Two and a half years ago, a Boeing 737 slammed into a hill near a remote Arctic airport, splitting into three pieces and flinging flaming wreckage across the rugged tundra.
Eight passengers and four crew members died. Three passengers miraculously survived.
The Transportation Safety Board is to release its long-awaited report Tuesday into what caused First Air flight 6560 to crash near Resolute, an Inuit hamlet in Nunavut.
An interim report by the board said the First Air plane had been preparing to land using its navigation instruments because the weather — fog, cloud and drizzling rain —was preventing the crew from seeing the landing strip.
That report said the crew aborted the landing two seconds before the plane crashed into the hill, about 1.6 kilometres from the runway.
Several lawsuits have already been filed over the disaster. The suits cast partial blame on the Canadian Forces, which had taken control over the small airport on the day of the crash, Aug. 20, 2011.
The military was holding an annual manoeuvre, one that ironically included a mock plane crash, and had established a temporary air traffic control tower to guide in all planes. The airport was normally an uncontrolled airspace and pilots navigated themselves onto the runway.
The suits claim the military did not have enough people on duty to handle the air traffic and those working the tower were not briefed or properly trained to navigate civilian planes.
The suits further detail how soldiers gave the First Air crew permission to land.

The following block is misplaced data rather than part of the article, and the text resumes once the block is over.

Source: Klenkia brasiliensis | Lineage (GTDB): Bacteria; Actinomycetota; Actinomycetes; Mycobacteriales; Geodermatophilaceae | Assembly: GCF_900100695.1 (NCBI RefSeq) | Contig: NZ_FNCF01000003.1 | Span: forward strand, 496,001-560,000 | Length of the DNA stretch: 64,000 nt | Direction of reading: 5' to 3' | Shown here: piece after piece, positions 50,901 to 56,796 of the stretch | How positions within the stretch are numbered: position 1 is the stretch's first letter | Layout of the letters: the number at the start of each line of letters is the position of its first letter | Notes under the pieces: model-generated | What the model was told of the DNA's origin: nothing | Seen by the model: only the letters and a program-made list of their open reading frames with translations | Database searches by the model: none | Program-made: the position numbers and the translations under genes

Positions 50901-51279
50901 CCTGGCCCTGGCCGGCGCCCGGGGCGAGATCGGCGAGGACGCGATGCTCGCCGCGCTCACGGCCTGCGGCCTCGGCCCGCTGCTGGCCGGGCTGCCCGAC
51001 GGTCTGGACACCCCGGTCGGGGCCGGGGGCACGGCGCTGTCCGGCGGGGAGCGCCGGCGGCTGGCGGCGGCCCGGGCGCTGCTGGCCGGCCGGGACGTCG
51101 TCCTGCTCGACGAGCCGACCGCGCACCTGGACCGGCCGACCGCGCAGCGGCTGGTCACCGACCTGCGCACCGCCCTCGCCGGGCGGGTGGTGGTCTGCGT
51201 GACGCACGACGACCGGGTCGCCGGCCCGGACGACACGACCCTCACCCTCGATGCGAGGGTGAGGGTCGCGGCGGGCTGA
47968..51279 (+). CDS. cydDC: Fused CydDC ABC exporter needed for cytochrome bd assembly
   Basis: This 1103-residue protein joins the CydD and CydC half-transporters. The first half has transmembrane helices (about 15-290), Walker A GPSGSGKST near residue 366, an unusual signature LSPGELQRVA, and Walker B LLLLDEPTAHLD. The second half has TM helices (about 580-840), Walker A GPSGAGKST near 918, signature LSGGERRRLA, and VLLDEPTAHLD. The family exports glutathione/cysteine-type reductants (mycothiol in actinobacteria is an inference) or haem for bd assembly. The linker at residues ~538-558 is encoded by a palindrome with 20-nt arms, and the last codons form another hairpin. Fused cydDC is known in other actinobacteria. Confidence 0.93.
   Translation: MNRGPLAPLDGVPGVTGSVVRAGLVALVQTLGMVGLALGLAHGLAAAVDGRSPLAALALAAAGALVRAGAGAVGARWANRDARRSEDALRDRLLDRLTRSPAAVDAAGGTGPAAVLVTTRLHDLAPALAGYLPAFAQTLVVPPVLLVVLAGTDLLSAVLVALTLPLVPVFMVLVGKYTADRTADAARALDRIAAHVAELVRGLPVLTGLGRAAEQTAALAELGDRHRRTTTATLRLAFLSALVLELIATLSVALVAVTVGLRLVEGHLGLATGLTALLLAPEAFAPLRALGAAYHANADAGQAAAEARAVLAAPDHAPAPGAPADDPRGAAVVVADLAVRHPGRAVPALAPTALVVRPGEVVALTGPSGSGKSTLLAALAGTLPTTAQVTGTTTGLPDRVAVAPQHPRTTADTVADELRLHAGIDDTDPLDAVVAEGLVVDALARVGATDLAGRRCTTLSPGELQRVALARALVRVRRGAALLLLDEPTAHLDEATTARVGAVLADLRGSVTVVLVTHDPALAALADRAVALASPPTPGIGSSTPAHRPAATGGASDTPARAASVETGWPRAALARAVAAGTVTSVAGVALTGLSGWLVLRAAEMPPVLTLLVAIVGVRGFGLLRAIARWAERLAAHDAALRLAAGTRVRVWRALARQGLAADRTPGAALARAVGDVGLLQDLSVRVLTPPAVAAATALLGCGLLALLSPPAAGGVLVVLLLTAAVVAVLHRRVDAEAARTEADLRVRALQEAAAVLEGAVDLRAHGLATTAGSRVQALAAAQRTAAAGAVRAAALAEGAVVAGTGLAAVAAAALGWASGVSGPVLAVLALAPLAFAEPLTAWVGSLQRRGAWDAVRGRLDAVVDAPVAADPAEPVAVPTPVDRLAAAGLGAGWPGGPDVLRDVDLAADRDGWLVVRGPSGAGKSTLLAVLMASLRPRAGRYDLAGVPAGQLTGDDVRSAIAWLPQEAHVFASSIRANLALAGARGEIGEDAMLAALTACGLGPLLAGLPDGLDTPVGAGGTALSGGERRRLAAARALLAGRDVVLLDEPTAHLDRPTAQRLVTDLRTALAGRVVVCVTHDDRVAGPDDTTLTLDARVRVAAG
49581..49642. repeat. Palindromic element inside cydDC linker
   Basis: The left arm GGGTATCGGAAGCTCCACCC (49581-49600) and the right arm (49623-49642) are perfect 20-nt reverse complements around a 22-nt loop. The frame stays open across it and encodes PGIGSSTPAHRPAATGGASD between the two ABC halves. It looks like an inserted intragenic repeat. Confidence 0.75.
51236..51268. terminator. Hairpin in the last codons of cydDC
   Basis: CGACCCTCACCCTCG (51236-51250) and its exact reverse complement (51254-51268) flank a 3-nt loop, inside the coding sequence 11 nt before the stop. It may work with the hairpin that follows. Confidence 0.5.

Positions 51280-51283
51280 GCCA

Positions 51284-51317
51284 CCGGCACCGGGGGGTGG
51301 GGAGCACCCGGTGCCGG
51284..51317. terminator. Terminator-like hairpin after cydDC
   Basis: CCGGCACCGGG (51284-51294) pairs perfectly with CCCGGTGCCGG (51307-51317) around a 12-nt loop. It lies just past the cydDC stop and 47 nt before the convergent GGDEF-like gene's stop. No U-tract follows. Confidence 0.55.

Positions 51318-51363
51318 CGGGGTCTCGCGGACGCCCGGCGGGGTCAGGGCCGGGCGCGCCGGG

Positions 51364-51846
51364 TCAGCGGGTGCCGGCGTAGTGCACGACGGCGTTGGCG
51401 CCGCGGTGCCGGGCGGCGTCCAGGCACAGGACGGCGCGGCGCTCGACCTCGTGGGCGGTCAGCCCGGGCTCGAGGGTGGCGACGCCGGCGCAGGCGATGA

None of the allegations has been proven in court. There are statements of defence on file with the court, but staff said copies were not immediately available.
The Transportation Safety Board released aviation safety advisories last year describing how the military radar system was not in use the day of the crash. The advisories also said another plane had tried to land three minutes before the First Air jet and there "could have been risk of a mid-air collision."
The chartered plane was on a regular run from Yellowknife to Resolute. There were scientists on the plane along with staff heading back to work at a local inn and the inn owner's two young granddaughters. There was also a load of food.
Two geologists, Nicole Williamson and Robin Wyllie, and one of the children on board, seven-year old Gabrielle Pelky, made it out of the wreckage with broken bones. The military was so close to the crash site that it was able to quickly transport the survivors by helicopter to different hospitals.
Gabrielle's six-year-old sister, Cheyenne Eckalook, was among the dead.
Pilot Blair Rutherford, 48, from Leduc, Alta., co-pilot David Hare, 35, from Yellowknife, and flight attendants Anne Marie Chassie, 22, and Ute Merritt, both from Yellowknife, also died.
Martin Bergmann, 55, the Winnipeg-based director of Canada's Polar Continental Shelf Project was also killed, along with hotel workers Randolph Reid, 56, of Sault Ste. Marie, Ont., Michael Rideout, 65, of Mount Pearl, N.L., Chesley Tibbo, 49, of Harbour Mille, N.L, Raymond Pitre, 39, of Bathurst, N.B., and Steven Girouard, 38, and his fiancee Lise Lamoureux, 23, also of Bathurst, N.B.